Put on your safety gear: heavy rubber gloves, goggles, etc. Measure the potassium hydroxide lye flakes into a small stainless or heavy duty glass jar. Carefully tip all the lye flakes into the water. Never add the water to the lye – always add the lye to the water.
The lye-water mixture will bubble, hiss and look generally terrifying. This is normal. Don’t stick your face over the lye mixture or breathe in the lye fumes. The lye flakes will dissolve quickly – give them a careful stir if needed to encourage this.
3. Stick Blend Your Soap To Trace
You’re still wearing your gloves and stuff, right? Good – it’s time to bring the oil and alkali together to create soap, glorious soap.
When the lye is fully dissolved, carefully tip the lye-water mixture into the warm, melted oils in your crockpot.
Get out your immersion blender. Blend the soap mixture on medium until it turns uniformly creamy and begins to thicken slightly. This should take about 5 to 10 minutes.
Now, go do something else, but don’t stray too far. For the next half hour or so, come back to the crock pot every 5 minutes and give your soap a good blending with the immersion blender. Every time you show up for blending duty, you’ll notice your soap paste gets thicker, paler and more bubbly.
Keep periodically blending until your soap reaches a thick trace – you’re looking for a texture like Elmer’s glue – and it’s no longer practical to use your immersion blender in the soap.
4. Cook The Soap Paste
At this point we begin to “cook” our soap paste. With your crock pot still on high heat, adjust the timer to 3 hours and set the lid on the crock pot.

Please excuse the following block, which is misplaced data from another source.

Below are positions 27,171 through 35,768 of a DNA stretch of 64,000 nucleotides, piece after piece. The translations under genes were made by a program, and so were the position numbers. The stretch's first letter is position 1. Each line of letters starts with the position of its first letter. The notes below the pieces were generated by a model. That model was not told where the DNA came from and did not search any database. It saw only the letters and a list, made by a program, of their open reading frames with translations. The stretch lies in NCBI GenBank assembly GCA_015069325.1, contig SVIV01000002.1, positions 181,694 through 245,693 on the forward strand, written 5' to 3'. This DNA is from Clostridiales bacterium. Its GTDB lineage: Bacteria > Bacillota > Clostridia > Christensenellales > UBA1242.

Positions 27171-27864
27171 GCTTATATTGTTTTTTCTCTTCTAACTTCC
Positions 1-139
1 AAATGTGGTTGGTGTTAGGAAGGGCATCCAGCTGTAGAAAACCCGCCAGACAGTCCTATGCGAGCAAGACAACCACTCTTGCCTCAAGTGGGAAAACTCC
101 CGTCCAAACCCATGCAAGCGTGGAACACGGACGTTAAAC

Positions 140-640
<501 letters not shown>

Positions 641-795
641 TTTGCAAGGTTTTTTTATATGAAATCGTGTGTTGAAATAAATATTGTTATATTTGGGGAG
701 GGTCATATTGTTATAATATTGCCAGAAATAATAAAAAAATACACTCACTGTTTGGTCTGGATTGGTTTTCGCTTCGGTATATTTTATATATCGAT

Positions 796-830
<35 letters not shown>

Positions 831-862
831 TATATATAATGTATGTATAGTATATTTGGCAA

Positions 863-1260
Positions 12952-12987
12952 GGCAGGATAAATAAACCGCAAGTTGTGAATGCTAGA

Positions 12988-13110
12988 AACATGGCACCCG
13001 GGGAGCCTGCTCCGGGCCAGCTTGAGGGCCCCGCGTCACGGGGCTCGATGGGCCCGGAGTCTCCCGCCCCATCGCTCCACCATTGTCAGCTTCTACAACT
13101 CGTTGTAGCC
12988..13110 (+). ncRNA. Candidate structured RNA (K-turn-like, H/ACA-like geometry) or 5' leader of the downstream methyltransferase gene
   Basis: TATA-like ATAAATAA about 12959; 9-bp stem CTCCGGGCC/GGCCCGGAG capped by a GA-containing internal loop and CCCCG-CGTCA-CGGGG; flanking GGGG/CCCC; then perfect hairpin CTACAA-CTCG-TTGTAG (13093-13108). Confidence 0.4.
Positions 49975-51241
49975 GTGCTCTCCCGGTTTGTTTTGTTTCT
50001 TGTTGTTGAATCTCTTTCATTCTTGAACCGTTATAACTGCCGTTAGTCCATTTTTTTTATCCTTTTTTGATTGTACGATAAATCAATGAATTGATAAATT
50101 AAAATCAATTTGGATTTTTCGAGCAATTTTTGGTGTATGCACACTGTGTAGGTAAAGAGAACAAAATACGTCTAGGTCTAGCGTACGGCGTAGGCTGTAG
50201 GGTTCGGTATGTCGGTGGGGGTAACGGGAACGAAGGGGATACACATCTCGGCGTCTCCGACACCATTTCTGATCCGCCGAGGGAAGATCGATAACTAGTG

As the soap cooks, it will become increasingly translucent, moving from a runny white liquid to a puffy taffy texture to, eventually, a yellowy-clear, thick gel. This is normal. I think of these stages as:
- runny cream
- cake batter
- Elmer’s glue
- puffy white taffy
- confused semi-gelled blob thing
- translucent gel
During this cook period, we’re going to take the soap from Elmer’s glue texture to finished, translucent gel. The soap paste in the crock pot will mostly tend to itself during this time.
To keep the gel progressing evenly, periodically fold your soap paste over on itself and stir it around with a sturdy wooden spoon (very sturdy – I broke a spoon on soap batch #4) or high-heat spatula.
As the soap cooks, it will get puffy as the air bubbles trapped in the soap heat up and expand. Eventually, the paste will start to look more translucent. If your crock pot has hot spots, you may see some chunks of fully gelled soap even if the bulk of the soap paste isn’t ready.
That’s all ok.
Just aim for a good fold-over and stir about every 30 minutes or so, or more often if you can. After 3 hours, check your soap paste. When your paste is done it should look quite a bit like amber – translucent and golden.
Don’t rush getting to this stage – if your soap needs more time at the end of the 3 hours, take the time to cook the paste for longer – nothing bad will happen to the soap paste.
5. Check Clarity
Once the paste looks fully gelled and translucent throughout it is ready for the next stage.
At this point, the soap will probably be fully saponified and ready to dilute. But better safe than sorry, so before we commit to dilution, we’re going to do a clarity test.
Clarity (in combination with carefully measured lye) is a very good test of full saponification. If your soap paste makes a cloudy dilute soap, it is not done cooking. Cloudy soap* can indicate non-saponified oil (too much of this can make your soap go bad) and potentially non-saponified lye (this can cause chemical burns).
If, however, the diluted final soap is translucent enough to read through, your soap paste has finished cooking.
To Test Soap Clarity
- Measure out an ounce of soap paste (about a golf-ball sized blob will do it).
- Add 4 oz (1/2 cup) of boiling or very hot water to the soap paste. Stir gently until the soap paste is totally dissolved.
- Allow the dilute soap to cool.
- If the soap is opaque, or if a scum of oils floats to the surface, continue cooking your soap paste for another hour or two before re-testing.
- If the dilute soap is clear or slightly pearlescent (the soap won’t be colorless, just translucent), proceed with dilution.